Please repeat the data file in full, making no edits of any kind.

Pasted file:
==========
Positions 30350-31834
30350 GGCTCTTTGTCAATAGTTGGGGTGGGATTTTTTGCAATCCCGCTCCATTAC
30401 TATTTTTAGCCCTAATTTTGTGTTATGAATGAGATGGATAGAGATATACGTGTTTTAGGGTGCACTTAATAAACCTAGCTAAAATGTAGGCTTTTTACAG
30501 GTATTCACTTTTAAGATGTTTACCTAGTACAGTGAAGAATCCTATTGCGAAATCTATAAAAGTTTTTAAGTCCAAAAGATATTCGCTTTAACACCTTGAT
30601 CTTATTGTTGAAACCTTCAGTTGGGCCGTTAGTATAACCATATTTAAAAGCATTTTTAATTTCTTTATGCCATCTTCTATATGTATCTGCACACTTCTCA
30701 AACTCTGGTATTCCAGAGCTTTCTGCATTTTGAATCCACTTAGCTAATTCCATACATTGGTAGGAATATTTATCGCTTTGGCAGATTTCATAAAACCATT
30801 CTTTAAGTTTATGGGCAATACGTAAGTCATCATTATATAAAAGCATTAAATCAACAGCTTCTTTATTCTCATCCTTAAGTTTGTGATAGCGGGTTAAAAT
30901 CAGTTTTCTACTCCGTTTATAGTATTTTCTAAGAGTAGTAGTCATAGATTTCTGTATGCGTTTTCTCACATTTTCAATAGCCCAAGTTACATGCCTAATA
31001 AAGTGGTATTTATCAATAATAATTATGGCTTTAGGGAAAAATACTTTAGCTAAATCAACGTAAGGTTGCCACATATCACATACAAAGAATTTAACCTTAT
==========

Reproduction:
Positions 30350-31834
30350 GGCTCTTTGTCAATAGTTGGGGTGGGATTTTTTGCAATCCCGCTCCATTAC
30401 TATTTTTAGCCCTAATTTTGTGTTATGAATGAGATGGATAGAGATATACGTGTTTTAGGGTGCACTTAATAAACCTAGCTAAAATGTAGGCTTTTTACAG
30501 GTATTCACTTTTAAGATGTTTACCTAGTACAGTGAAGAATCCTATTGCGAAATCTATAAAAGTTTTTAAGTCCAAAAGATATTCGCTTTAACACCTTGAT
30601 CTTATTGTTGAAACCTTCAGTTGGGCCGTTAGTATAACCATATTTAAAAGCATTTTTAATTTCTTTATGCCATCTTCTATATGTATCTGCACACTTCTCA
30701 AACTCTGGTATTCCAGAGCTTTCTGCATTTTGAATCCACTTAGCTAATTCCATACATTGGTAGGAATATTTATCGCTTTGGCAGATTTCATAAAACCATT
30801 CTTTAAGTTTATGGGCAATACGTAAGTCATCATTATATAAAAGCATTAAATCAACAGCTTCTTTATTCTCATCCTTAAGTTTGTGATAGCGGGTTAAAAT
30901 CAGTTTTCTACTCCGTTTATAGTATTTTCTAAGAGTAGTAGTCATAGATTTCTGTATGCGTTTTCTCACATTTTCAATAGCCCAAGTTACATGCCTAATA
31001 AAGTGGTATTTATCAATAATAATTATGGCTTTAGGGAAAAATACTTTAGCTAAATCAACGTAAGGTTGCCACATATCACATACAAAGAATTTAACCTTAT